Maggie Porter explained that becoming a community organizer was something that she fell into more than she set out to become.
But now that her year working to help strengthen neighborhoods in the York Road corridor is coimg to an end on Feb. 1, she said the experience has made an impression.
“I’m definitely very inspired by Baltimore City after this year," the 26-year-old Porter said. "And since I grew up here, I sort of always thought that I would want to get out and move elsewhere, and experience another city.
"And I didn’t know if I would ever come back here. I’m realizing I was pretty ignorant about all the work that is going on in Baltimore right now," she said.
The Glyndon native graduated from Colgate University with a degree in peace and conflict studies, worked in communications with Friends Committee on National Legislation and after that waitressed at the Mt. Washington Tavern before becoming an AmeriCorps VISTA (Volunteers in Service to America) with the Greater Homewood Community Corp.
“I’m not sure what I expected going into this year because I really just needed a job. So I was excited to be hired somewhere,” Porter said. “And I’d never done this work before and I found that I really love directly working with people.”
For the past year, Porter has worked as a sort of liaison between the York Road Partnership, a volunteer umbrella group that advocates for communities throughout the York Road corridor, and the community associations that represent neighborhoods on both sides of York Road.
During her time as a VISTA, Porter helped neighborhoods and the York Road Partnership address issues that were causing problems in the neighborhood. She has done everything from organize a community cleanup, to helping communities develop responses to public safety issues and attended the meetings of all the community associations along the corridor.
“Part [of my job] is trying to help figure out what’s going on in the various and very diverse neighborhoods, all of which have different needs,” Porter said. “In one community the biggest issue will be dealing with problem college houses, and then in another it’s vacant homes, people who are squatting and doing drugs, and really kind of a blight on the community."
But Porter has also left an impression on the people that she has been working with for the past year.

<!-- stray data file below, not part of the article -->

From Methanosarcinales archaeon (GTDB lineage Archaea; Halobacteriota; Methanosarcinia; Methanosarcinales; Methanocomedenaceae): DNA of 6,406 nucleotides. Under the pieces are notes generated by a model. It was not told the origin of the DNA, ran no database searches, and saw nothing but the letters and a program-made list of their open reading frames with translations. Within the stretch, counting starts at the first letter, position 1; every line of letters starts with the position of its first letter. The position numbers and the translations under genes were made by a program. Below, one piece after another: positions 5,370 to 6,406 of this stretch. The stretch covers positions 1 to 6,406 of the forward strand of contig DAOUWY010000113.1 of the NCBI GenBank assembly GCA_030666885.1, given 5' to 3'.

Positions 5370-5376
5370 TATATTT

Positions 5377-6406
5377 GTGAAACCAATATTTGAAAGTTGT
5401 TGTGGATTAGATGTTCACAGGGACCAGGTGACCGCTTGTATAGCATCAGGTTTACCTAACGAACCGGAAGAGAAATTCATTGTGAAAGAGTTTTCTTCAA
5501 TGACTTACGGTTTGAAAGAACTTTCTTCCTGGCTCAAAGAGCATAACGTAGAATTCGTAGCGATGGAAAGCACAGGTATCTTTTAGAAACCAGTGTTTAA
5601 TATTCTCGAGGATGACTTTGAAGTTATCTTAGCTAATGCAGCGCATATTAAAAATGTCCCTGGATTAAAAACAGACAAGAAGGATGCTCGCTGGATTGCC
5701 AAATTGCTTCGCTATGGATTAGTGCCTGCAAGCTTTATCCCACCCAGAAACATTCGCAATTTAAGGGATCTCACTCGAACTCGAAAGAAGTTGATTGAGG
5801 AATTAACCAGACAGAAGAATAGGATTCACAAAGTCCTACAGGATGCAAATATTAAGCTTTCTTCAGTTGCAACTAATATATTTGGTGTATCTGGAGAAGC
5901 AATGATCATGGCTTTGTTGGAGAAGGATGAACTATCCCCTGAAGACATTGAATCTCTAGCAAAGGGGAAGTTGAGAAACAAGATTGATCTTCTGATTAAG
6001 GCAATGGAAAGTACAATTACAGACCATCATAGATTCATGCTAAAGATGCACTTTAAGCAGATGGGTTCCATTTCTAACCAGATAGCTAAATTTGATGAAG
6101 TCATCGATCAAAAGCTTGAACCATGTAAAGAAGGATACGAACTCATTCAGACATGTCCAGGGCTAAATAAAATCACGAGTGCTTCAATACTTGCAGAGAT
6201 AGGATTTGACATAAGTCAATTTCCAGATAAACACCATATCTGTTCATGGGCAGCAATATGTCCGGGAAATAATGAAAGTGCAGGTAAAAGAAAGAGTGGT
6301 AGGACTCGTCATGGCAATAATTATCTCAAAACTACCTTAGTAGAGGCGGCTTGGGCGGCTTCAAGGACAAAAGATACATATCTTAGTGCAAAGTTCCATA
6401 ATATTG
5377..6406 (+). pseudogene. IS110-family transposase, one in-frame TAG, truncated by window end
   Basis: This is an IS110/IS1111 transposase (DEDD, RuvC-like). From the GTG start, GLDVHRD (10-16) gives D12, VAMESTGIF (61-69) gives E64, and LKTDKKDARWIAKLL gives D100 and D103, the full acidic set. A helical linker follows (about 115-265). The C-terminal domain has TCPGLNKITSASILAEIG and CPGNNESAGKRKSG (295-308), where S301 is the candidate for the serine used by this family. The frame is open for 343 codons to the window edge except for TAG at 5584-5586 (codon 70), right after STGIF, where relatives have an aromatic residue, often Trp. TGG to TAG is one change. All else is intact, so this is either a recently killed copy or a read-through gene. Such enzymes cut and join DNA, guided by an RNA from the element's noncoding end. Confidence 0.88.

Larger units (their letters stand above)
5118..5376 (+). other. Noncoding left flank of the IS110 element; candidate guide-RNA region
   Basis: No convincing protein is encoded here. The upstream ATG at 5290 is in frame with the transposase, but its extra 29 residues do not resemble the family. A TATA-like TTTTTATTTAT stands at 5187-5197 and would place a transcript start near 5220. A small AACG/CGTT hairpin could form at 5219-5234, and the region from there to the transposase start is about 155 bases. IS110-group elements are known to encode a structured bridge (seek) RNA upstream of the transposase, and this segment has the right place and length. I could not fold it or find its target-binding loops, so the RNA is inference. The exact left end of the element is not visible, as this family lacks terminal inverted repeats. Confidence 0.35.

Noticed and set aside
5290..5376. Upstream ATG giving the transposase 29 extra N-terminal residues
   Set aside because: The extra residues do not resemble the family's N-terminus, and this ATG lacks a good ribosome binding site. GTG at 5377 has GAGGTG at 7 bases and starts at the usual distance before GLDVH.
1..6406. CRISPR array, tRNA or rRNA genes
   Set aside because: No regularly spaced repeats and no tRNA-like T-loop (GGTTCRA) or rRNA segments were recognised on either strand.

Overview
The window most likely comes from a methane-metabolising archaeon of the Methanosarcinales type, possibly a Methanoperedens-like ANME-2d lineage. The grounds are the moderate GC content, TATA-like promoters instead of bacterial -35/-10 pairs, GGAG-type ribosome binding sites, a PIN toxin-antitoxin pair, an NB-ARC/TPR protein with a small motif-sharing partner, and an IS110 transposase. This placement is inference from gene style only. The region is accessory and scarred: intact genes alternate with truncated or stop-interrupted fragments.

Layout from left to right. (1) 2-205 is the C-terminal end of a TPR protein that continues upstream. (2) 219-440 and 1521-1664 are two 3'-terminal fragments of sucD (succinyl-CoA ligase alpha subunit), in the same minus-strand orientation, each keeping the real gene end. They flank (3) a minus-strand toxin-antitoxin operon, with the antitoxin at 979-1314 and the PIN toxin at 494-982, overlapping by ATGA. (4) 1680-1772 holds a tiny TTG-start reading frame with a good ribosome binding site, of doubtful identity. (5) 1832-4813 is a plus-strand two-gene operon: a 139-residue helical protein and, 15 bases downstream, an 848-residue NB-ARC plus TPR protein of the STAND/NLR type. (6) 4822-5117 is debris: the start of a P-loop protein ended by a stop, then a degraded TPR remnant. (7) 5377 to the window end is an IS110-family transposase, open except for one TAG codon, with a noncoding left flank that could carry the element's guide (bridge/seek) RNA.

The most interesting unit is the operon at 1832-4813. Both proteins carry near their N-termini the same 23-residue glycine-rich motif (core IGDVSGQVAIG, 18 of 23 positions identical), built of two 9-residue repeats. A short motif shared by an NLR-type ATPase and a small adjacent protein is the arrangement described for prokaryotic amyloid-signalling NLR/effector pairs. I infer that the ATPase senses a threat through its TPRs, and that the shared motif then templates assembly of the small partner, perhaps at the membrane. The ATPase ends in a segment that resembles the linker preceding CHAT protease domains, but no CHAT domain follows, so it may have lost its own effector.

Bill Logan, a Mid-Govans resident who is also involved with York Road Partnership, had high praise for Porter, and said he hopes that she can find a job that lets her stay in Baltimore.
“I wish I had a job I could offer her and have her work for me,” Logan said.
Logan praised Porter’s work ethic and her commitment, and said that he wished more young people took their work as seriously as Porter does.
“She volunteers for everything. She’s a person who commits herself to whatever task she’s given,” Logan said.
Karen DeCamp, president of the York Road Partnership and a employee, said Porter’s help has been invaluable because she takes the burden off volunteers already stretched thin between work, family and volunteering in the community.
DeCamp credited Porter with the increase in the number of people involved with the York Road Partnership, as well helping to form committees made of residents from various neighborhoods to address issues in the corridor, such as public safety, liquor licenses and housing
“Maggie is pretty special because she has an incredible ability to relate to people and get them motivated to be involved,” DeCamp said.
Porter also said the residents she has worked with for the past year inspire her.
“I’m constantly inspired—not only by the corridor and Greater Homewood—but the city in general. I feel like there’s a lot of positive stuff going on right now,” Porter said. “And after a year of being in the mix… I’m thinking about staying in Baltimore much more than I ever would’ve before this year, which is good, because Baltimore needs people to decide to stay.”